New Biography Reveals The Life And Legacy Of Saxophonist Dexter Gordon
TERRY GROSS, HOST:
This is FRESH AIR. The late saxophonist Dexter Gordon is the subject of a new biography written by his wife Maxine Gordon. Dexter Gordon was a bebop prodigy in the 1940s, was sidelined by drugs in the '50s. He moved to Europe in the '60s, came home in triumph in the '70s and starred in the film "Round Midnight" in 1986. Our jazz critic Kevin Whitehead has a review of the new book. And we'll hear selections from a recently discovered 1977 live recording of Dexter Gordon in Paris.
(SOUNDBITE OF DEXTER GORDON'S "BODY AND SOUL (LIVE)")
KEVIN WHITEHEAD, BYLINE: In 1985, Dexter Gordon was in Paris to shoot the movie that would make him an overnight star at age 63 - "Round Midnight." At dinner one night, he talked about a pianist he'd worked with in Paris ages ago who turned out to be playing around the corner. Dexter hung out there till dawn. Walking home, he told his companions, I'm glad you're here or I might think I was only dreaming I was in Paris making a movie about a jazz musician in Paris. He said to his wife, don't ever forget this moment. It goes in the book. Do you promise? Maxine Gordon's book "Sophisticated Giant: The Life And Legacy Of Dexter Gordon" shows how seriously she took a promise to finish the biography they'd been working on when he died in 1990.
(SOUNDBITE OF THE DEXTER GORDON QUARTET'S "OLEO (LIVE)")
WHITEHEAD: To do justice to her subject, Maxine Gordon literally went back to school and became a distinguished jazz scholar. The biographer started with Dexter Gordon's papers and written and spoken reminiscences and started filling in the blanks, including dark years he wouldn't discuss. She talked to his old buddies in Los Angeles, where he grew up, and Copenhagen, where he settled in the 1960s. She went to Madagascar, looking for information about a great-grandmother. Maxine Gordon looks at the harsh economics of the jazz business and reminds us Dexter was godfather to Metallica drummer Lars Ulrich.
A few glimpses of her dogged research aside, Maxine Gordon doesn't make this biography of her husband about herself. She really enters the story only in Chapter 16 of 20. But she gives herself proper credit. As soon as they'd met in 1975, when she was a European tour manager for jazz bands - and heard how special he sounded and saw the presence he had - she began plotting Dexter's hugely successful so-called homecoming.
In 1976, he returned to the U.S. with much fanfare - as if he hadn't been coming back to play and record throughout his 14 years away. It was smart marketing. Maxine Gordon tells us not to confuse the sad-sack hero Dexter played in "Round Midnight" with the man himself, who'd happily retired on a career high even before the movies came calling.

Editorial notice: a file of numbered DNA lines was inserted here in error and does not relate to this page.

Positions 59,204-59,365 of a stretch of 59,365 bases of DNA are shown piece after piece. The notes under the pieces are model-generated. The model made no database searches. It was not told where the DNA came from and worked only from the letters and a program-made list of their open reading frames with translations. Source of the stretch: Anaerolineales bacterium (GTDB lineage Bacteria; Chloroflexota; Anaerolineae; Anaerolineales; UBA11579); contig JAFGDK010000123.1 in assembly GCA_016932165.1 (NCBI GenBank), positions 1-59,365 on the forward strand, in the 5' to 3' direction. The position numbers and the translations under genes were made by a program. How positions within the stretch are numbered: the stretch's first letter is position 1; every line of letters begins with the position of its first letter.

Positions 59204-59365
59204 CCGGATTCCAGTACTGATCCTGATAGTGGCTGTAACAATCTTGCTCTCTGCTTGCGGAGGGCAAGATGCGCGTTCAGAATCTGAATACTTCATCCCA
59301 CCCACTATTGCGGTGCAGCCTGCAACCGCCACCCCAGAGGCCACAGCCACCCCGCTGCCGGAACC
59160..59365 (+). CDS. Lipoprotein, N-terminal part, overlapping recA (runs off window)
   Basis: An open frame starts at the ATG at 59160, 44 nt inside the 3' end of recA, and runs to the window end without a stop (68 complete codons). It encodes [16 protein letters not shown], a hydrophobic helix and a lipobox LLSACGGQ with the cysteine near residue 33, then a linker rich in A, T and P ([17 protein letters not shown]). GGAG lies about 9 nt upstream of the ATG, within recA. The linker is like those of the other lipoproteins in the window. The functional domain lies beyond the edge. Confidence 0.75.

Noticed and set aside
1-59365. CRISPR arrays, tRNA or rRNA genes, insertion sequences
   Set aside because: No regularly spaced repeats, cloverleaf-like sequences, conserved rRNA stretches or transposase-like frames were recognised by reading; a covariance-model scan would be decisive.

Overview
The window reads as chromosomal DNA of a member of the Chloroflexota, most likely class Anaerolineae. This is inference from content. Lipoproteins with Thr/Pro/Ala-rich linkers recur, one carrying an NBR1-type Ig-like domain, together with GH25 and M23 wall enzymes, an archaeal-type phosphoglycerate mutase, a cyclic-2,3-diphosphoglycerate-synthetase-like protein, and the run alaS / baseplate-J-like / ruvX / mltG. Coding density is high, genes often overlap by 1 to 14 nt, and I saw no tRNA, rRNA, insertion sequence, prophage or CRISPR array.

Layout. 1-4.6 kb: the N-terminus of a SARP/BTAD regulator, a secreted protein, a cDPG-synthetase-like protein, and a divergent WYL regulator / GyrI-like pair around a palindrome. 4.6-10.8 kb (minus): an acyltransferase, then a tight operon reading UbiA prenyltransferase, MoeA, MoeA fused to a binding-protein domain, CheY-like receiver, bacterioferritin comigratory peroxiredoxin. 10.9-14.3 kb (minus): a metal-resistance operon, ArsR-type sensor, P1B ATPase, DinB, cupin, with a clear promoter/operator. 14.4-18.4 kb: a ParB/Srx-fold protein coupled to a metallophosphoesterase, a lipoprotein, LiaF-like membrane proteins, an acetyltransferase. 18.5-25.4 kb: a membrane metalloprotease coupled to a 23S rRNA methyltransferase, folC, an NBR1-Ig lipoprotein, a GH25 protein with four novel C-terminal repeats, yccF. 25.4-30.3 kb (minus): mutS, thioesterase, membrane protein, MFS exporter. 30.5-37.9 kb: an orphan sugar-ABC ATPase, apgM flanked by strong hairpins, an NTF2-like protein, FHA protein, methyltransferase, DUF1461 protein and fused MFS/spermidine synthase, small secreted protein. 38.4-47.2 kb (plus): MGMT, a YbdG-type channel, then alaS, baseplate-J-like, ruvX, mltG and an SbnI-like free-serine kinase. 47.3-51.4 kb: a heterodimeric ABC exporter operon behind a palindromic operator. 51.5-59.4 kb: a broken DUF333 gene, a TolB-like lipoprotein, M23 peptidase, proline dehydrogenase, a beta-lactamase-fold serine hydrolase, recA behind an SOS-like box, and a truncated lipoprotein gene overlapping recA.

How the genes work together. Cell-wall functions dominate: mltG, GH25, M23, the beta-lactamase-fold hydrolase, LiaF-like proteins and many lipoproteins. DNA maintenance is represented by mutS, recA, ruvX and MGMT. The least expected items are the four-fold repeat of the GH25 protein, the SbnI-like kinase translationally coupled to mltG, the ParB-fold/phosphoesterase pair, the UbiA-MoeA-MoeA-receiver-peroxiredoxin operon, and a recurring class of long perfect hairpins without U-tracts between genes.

(SOUNDBITE OF THE DEXTER GORDON QUARTET'S "STICKY WICKET")
WHITEHEAD: There is plenty about Dexter Gordon's music in the biography "Sophisticated Giant." He always valued a striking sound on saxophone. It's what caught the ear of Louis Armstrong, who hired the 21-year-old in 1944 - although Pops didn't dig bebop. That hectic new style was Dexter's lifeblood. A few Gordon live recordings have come out lately, including the one we've been listening to, the CD "Espace Cardin 1977" - made in Paris with top Parisians Pierre Michelot and Kenny Clarke on bass and drums, plus bebop original Al Haig on piano. This was after Dexter's nominal homecoming. After that coup, he still played a lot in Europe, but now he got better billing and treatment. He was no longer local talent.
(SOUNDBITE OF DEXTER GORDON'S "ANTABUS")
WHITEHEAD: Dexter Gordon's deep tone, relaxed delivery - even the frequent witty musical quotations - seemed like extensions of his gravely playful speaking voice. That voice carries over on the page too. You can hear it when you read his written testimony and extracts from letters included in Maxine Gordon's illuminating biography. Her next book deals with four jazz women, including singer Velma Middleton and organist Shirley Scott. I am already looking forward to reading that.
GROSS: Kevin Whitehead writes for Point of Departure and is the author of "Why Jazz?" He reviewed the new biography "Sophisticated Giant: The Life And Legacy Of Dexter Gordon" by Maxine Gordon. We also heard music from the CD "Dexter Gordon Espace Cardin 1977." If you're looking for a new book for yourself or to give as a gift for this holiday season, NPR has compiled more than 300 titles recommended by NPR staff and critics, including FRESH AIR's book critic Maureen Corrigan and a few of the FRESH AIR producers. You can find the 2018 Book Concierge at npr.org/bestbooks.
Tomorrow on FRESH AIR, my guest will be Dr. Joseph Sakran, director of emergency general surgery at Johns Hopkins Hospital. After the NRA tweeted that self-important anti-gun doctors should stay in their lane, Sakran started the Twitter handle #ThisIsOurLane, which has mobilized doctors around the issue of gun safety. Sakran decided to become a trauma surgeon after being shot in the neck when he was 17. I hope you'll join us.
FRESH AIR's executive producer is Danny Miller. Our interviews and reviews are produced and edited by Amy Salit, Phyllis Myers, Sam Briger, Lauren Krenzel, Heidi Saman, Therese Madden, Mooj Zadie, Thea Chaloner and Seth Kelley. Our engineer today is Adam Staniszewski. I'm Terry Gross.
(SOUNDBITE OF DEXTER GORDON'S "BODY AND SOUL")
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